Venlafaxine in adults with attention-deficit/hyperactivity disorder: an open clinical trial.
ABSTRACT It is becoming commonly recognized that adults suffer from attention-deficit/hyperactivity disorder (ADHD). Since medications used in the past of treat adults with ADHD may be ineffective or poorly tolerated by some patients, it is important to determine if newly available medications can safely ameliorate symptoms of ADHD in adults.
An open clinical trial was undertaken to examine whether venlafaxine was safe and effective in the treatment of adults with ADHD. Ten subjects who met DSM-IV criteria for ADHD were enrolled in this 8-week trial. Individuals were started on 37.5 mg of venlafaxine b.i.d. If moderate ADHD symptoms persisted at the end of Week 4, the dose of venlafaxine was increased to 75 mg b.i.d. Assessments of ADHD symptomatology included the ADHD Rating Scale, Self-Report Version (ARS) and the Clinical Global Impressions (CGI) scale.
Nine patients completed the study. At the end of the study, 7 patients were receiving 37.5 mg b.i.d. of venlafaxine. Repeated measures ANOVA demonstrated that treatment with venlafaxine was associated with significant reductions in ADHD symptomatology (p < .02 for the ARS; p < .005 for the CGI). Of the 9 subjects who completed the trial, 7 were considered responders. Venlafaxine was well tolerated, and most patients experienced only mild side effects.
Venlafaxine may be a promising agent for the treatment of ADHD in adults. Controlled clinical trials are needed to further examine this issue.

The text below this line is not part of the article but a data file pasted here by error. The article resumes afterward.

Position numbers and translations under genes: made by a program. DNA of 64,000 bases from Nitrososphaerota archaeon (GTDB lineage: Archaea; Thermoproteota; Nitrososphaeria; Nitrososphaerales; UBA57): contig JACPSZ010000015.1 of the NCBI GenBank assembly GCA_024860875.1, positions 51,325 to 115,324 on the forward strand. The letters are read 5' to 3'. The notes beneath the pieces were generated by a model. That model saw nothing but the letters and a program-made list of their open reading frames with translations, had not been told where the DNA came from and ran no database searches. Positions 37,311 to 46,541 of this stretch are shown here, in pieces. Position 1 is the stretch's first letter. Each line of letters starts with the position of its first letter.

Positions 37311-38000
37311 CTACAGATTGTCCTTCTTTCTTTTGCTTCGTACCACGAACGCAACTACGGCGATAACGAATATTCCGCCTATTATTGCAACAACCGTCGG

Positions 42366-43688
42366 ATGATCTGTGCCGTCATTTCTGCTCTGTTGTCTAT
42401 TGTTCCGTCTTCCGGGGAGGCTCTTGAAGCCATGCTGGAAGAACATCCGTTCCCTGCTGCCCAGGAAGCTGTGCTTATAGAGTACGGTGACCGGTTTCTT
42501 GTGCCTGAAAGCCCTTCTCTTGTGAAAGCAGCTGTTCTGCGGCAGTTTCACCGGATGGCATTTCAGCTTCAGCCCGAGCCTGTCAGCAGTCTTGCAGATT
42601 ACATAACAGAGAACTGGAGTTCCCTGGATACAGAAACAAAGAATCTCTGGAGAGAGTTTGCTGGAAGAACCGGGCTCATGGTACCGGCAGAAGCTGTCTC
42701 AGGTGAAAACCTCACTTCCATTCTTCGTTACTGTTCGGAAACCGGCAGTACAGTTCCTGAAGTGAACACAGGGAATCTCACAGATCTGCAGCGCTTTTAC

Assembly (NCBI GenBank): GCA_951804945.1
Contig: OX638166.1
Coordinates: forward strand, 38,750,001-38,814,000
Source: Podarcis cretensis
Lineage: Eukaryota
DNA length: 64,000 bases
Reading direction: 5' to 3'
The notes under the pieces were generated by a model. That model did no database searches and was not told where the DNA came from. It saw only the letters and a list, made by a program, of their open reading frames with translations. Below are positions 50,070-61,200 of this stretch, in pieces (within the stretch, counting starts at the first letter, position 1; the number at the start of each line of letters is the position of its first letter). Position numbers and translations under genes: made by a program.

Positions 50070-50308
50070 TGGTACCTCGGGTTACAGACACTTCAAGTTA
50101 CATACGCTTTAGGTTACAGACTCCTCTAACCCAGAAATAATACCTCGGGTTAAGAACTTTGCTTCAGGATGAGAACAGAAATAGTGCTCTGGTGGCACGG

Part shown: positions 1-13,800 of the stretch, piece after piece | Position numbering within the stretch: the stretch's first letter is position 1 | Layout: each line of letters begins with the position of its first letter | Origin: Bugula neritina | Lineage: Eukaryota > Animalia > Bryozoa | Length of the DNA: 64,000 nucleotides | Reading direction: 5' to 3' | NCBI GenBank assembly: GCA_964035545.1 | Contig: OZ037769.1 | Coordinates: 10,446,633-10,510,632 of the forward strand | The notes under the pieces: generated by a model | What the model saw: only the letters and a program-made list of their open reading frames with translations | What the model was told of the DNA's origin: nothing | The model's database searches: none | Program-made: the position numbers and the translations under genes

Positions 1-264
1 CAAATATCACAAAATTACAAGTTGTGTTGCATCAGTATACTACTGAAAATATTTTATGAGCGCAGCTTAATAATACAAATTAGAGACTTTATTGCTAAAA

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ABSTRACT: Attention deficit hyperactivity disorder (ADHD) in adults is an increasingly recognised condition that is associated with substantial functional impairment. Adults with ADHD present with a developmental derivation of symptoms reminiscent of those in juveniles, most notably inattention and distractibility and, less commonly, hyperactivity and impulsivity. Psychiatric comorbidity with mood, anxiety, substance use and antisocial personality disorders are often found in adults with ADHD. As with children with ADHD, the mainstay of treatment in adults with the disorder is pharmacotherapy. In contrast to the vast amount of data available on the treatment of children with ADHD, there have been only a limited number of medication studies in adults with the disorder. Nine studies (n = 245) of psychostimulants and 16 studies (n = 273) of nonstimulant medications, including antidepressants, antihypertensives and amino acids, have been published. A review of the literature indicates that the majority of controlled investigations assessed the effects of psychostimulants, while nonstimulant agents have generally been studied under open conditions. Stimulant medications tend to result in a dose-related improvement in ADHD symptoms. The limited data suggest that standard dosages of antidepressants are effective. Agents with catecholaminergic activity have efficacy in ADHD, whereas those with predominately serotonergic properties appear not to be effective. The majority of studies suggest that stimulants are the most effective available agents for adults with ADHD, and these drugs remain the treatment of choice. In cases of psychiatric comorbidity, residual symptoms or adverse effects, limited data suggest benefit from combining medications. Cognitive-based psychotherapy used in association with medications may play a role in treating dynamic issues, residual symptomatology and comorbid psychopathology. Future controlled studies applying stringent diagnostic criteria and outcome methodology are necessary to define further the range of pharmacotherapeutic options for adults with ADHD.CNS Drugs 05/1998; 9(5). · 4.38 Impact Factor
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